Thousands of minority Shia Hazaras demonstrated in Kabul on Saturday, demanding that a key power transmission line pass through their electricity-starved province, in the second major protest over the issue this year.
Authorities locked down central Kabul, blocking major intersections with stacked shipping containers as the protesters sought to march on the presidential palace, waving flags and chanting slogans such as “death to discrimination.”
“[President] Ashraf Ghani and [Chief Executive] Abdullah Abdullah, return us our rights,” chanted protesters, which included a large number of women.
The 500-kilovolt TUTAP power line, which would connect the Central Asian nations of Turkmenistan, Uzbekistan and Tajikistan with electricity-hungry Afghanistan and Pakistan, is seen as a crucial infrastructure project. But leaders from the minority group are demanding that the line be routed through Bamiyan, one of the most deprived areas of Afghanistan with a large Hazara population.
The multimillion-dollar line was originally set to pass through the central province but the government rerouted it through the mountainous Salang pass north of Kabul, saying the shorter route would speed up the project and save millions of dollars.
Hazara leaders in the ethnically divided nation lashed out at the Pashtun president, calling the decision prejudiced against the Hazaras, a community that has suffered a long history of oppression. Saturday’s protest follows a similar demonstration in May, which drew tens of thousands of people.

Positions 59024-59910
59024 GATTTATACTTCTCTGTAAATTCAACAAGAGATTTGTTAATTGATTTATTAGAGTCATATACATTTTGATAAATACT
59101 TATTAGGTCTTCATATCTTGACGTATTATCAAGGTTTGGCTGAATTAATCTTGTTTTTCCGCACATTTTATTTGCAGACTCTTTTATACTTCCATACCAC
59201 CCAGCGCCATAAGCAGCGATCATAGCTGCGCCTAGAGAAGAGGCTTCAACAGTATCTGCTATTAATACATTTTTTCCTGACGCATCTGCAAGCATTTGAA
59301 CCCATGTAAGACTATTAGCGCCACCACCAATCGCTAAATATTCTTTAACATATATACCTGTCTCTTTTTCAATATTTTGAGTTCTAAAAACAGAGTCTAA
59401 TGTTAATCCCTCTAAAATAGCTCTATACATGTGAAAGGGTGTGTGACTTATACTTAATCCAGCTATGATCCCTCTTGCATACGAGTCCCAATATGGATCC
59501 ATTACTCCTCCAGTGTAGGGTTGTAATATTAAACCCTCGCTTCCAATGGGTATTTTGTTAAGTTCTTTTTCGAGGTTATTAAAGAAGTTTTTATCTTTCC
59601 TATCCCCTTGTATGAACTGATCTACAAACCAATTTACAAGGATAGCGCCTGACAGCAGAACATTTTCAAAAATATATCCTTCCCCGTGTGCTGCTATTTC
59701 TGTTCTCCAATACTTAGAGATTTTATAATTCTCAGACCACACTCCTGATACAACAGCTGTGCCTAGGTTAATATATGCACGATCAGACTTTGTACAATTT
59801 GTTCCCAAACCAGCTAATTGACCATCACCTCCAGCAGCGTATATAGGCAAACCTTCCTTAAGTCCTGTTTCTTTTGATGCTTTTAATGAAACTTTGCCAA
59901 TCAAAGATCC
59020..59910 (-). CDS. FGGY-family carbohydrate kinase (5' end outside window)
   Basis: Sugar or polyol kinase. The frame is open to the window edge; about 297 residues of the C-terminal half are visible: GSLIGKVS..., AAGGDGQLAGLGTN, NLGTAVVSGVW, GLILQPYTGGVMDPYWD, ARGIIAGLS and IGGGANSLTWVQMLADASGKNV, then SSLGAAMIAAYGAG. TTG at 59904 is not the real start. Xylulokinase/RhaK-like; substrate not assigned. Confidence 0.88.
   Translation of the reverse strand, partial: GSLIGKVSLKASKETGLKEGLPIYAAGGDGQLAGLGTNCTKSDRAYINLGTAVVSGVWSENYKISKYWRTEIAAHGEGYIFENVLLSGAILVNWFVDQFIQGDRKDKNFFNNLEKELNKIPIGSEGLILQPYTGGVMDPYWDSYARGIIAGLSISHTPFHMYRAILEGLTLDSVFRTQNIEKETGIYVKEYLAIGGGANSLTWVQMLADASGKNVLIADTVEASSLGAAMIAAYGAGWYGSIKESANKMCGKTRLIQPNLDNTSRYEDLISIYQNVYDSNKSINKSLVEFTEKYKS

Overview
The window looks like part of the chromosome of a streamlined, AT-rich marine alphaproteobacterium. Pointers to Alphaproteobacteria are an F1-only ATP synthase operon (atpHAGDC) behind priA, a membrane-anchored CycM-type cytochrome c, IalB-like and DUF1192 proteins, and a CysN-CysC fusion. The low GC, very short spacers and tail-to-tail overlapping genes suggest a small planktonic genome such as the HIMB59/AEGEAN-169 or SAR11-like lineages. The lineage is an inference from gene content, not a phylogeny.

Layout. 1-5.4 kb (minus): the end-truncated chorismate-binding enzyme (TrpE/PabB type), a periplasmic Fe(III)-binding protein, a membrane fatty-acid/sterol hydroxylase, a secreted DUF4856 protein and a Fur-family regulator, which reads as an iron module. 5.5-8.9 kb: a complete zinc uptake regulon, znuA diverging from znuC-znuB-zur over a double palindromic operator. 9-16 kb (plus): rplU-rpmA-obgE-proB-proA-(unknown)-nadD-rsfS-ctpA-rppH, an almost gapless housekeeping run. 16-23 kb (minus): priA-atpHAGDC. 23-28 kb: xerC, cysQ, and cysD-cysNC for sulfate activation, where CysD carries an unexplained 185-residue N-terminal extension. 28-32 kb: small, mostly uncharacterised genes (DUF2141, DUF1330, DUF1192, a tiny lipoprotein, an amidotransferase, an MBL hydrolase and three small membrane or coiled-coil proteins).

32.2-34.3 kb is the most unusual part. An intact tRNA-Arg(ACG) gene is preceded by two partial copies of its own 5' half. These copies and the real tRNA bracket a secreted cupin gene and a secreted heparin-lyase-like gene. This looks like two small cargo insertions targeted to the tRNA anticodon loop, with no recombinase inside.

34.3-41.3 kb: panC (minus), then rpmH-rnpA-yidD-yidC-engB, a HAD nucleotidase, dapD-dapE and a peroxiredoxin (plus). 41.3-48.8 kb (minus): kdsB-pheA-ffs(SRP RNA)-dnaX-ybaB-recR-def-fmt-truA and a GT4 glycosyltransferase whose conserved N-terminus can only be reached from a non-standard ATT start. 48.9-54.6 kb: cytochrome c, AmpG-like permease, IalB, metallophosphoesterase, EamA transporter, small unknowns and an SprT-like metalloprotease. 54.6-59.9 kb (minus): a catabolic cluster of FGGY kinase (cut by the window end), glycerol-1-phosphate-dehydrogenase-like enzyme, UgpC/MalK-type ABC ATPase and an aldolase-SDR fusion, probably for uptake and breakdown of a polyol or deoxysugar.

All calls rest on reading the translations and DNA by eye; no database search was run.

“We will continue our peaceful campaign until the government says ‘yes’ to our righteous demands,” read one of the banners at Saturday’s protest.
The protest came despite calls by some Hazara leaders in the government to pursue talks with the government over the issue rather than demonstrations, which paralyze normal life in the capital.
The dispute, which highlights the challenges of modernizing the country, threatens to overshadow the TUTAP project, which is due to be implemented by 2018 and could help ease crippling nationwide blackouts. The demonstration spotlights the war-torn nation’s turbulent politics. It follows one of the biggest anti-government rallies for years last November, which was galvanized by the beheading of a group of Hazaras.
The three million-strong Hazara community has been persecuted for decades, with thousands killed in the late 1990s by Al Qaeda and the mainly Pashtun Sunni Taliban.